Next item on the list. Protective equipment. To me, helmet and wrist guards are mandatory, knee and elbow pads, just plain old common sense. If you are trying to save the $30, you are wasting you money because the first fall, (usually within the first few hours of skating) might cost you a $30 doctor copay anyway, and then you will be left with nothing. Wal-Mart has bike helmets for as little as $10 - $15 dollars. This was good for me until the weather got real hot and I was skating hard, day after day, for at least an hour. So I got a great helmet at PerformanceBike.com for under $50 that keeps me cool. Better helmets for woman, are made with a larger vent hole in the rear for the pony tail to hang out.

The first few times out on skates can be a little scary. It takes a lot of practice in an awkward position to be able to learn how to use the rear brake on an inline skate. Ironically, a new brake with more rubber left on it, is harder to stop on, even for the experienced user. So it is imperative, that a beginner find a flat area only, for the first few times out. I mean dead flat. You will be amazed how fast you can pick up speed on the slightest of hills, and by the time you realize it, your in trouble. Parking lots are great. Enclosed tennis and basketball courts come to mind. Having grassy areas next to you practice areas come in handy if you need to bail out and stop. It also is useful to practice just walking around on in your skates, while getting used to the feeling of things.
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Old July 3rd, 2008, 05:33 AM   #7
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The Tours are painful and don't have good ankle support... stay far away from them! If you like speed-style skates, check out the Bont Semi-race. I've heard really good things about them.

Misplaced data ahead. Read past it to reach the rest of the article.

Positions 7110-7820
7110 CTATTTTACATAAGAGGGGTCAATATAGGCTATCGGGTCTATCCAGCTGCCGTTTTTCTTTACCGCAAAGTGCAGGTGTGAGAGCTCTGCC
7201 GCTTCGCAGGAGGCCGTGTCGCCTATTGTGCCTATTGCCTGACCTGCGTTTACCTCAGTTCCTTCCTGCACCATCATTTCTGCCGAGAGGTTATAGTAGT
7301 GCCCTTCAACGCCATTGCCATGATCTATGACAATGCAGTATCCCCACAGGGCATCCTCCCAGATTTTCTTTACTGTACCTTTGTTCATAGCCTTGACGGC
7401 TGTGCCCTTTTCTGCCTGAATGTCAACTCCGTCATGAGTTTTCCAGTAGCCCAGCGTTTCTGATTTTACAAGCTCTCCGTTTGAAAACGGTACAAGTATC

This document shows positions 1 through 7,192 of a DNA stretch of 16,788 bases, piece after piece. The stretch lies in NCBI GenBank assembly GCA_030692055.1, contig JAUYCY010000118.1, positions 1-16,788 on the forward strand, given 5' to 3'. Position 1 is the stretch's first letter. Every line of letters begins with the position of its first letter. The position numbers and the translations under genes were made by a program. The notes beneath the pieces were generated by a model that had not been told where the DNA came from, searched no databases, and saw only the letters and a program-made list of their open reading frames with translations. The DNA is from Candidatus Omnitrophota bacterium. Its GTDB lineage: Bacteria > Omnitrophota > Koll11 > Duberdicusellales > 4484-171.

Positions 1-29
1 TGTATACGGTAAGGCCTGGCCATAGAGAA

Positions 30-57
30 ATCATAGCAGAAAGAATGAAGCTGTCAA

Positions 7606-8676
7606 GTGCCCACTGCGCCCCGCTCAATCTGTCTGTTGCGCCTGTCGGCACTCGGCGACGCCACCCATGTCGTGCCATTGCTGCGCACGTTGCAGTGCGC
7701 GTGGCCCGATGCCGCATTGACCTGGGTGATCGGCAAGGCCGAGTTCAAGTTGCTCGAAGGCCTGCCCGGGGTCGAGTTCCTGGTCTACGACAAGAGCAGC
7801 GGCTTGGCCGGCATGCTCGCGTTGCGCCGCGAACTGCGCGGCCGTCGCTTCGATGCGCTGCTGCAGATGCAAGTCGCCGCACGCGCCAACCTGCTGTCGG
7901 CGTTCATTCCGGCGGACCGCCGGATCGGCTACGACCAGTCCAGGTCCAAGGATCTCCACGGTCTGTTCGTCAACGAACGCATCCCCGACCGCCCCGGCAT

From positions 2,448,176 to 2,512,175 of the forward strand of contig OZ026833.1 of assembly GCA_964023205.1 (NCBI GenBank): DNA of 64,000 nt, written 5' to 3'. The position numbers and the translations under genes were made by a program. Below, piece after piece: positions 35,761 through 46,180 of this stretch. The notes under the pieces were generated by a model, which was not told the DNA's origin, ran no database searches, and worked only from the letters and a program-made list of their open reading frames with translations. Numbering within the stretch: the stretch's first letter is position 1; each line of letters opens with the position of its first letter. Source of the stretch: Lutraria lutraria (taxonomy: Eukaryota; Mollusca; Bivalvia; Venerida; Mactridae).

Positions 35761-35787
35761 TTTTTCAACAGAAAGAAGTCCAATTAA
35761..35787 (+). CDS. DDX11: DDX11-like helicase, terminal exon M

The higher-end rec skates are a great place to start also.
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Old July 3rd, 2008, 06:03 AM   #8
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You might want to consider something like this. It will give you the support that you may need while learning to skate on inlines and also this skate is high performance and your teenager may actually approve of them.
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Old July 3rd, 2008, 02:25 PM   #9
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Thank you for all your help!

What do you think of these?
http://www.inlinewarehouse.com/descpage-RBS2W.html

Or these?
http://www.skates.com/Roller-Derby-Aerial-p/i-338.htm

If I buy a pair with a higher boot, will my ankles get stronger so that I can purchase a low boot later? Or will I always need the same support if I start out using it?
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Old July 3rd, 2008, 02:41 PM   #10
gem
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Thumbs up Stronger ankles

Trex, both pairs should be a gud starter skate.
As for stronger ankles, basicly doing inline surfing in itself will strenghten yor ankles.
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Thank you for all your help!

What do you think of these?
http://www.inlinewarehouse.com/descpage-RBS2W.html

Or these?
http://www.skates.com/Roller-Derby-Aerial-p/i-338.htm

If I buy a pair with a higher boot, will my ankles get stronger so that I can purchase a low boot later? Or will I always need the same support if I start out using it?
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Old July 3rd, 2008, 04:56 PM   #11
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Quote:
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...
What do you think of these?.....If I buy a pair with a higher boot, will my ankles get stronger so that I can purchase a low boot later? Or will I always need the same support if I start out using it?
I bought the Spiritblade for my daughter and it is a good begginer skate for the price. You will be strenthening your ankles even with a higher cut boot. If you get bitten by the skating bug and want to become a speedskater, you wil buy a low cut boot at a later date. If you tried it now, you might fail to ever use them. As your ankles get stronger you won't have to lace the top of the boot as tight.